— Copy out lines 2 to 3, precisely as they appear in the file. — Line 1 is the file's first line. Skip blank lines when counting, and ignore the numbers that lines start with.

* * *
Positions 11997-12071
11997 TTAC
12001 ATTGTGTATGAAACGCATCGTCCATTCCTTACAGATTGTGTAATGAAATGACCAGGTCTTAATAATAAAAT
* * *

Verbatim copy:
11997 TTAC
12001 ATTGTGTATGAAACGCATCGTCCATTCCTTACAGATTGTGTAATGAAATGACCAGGTCTTAATAATAAAAT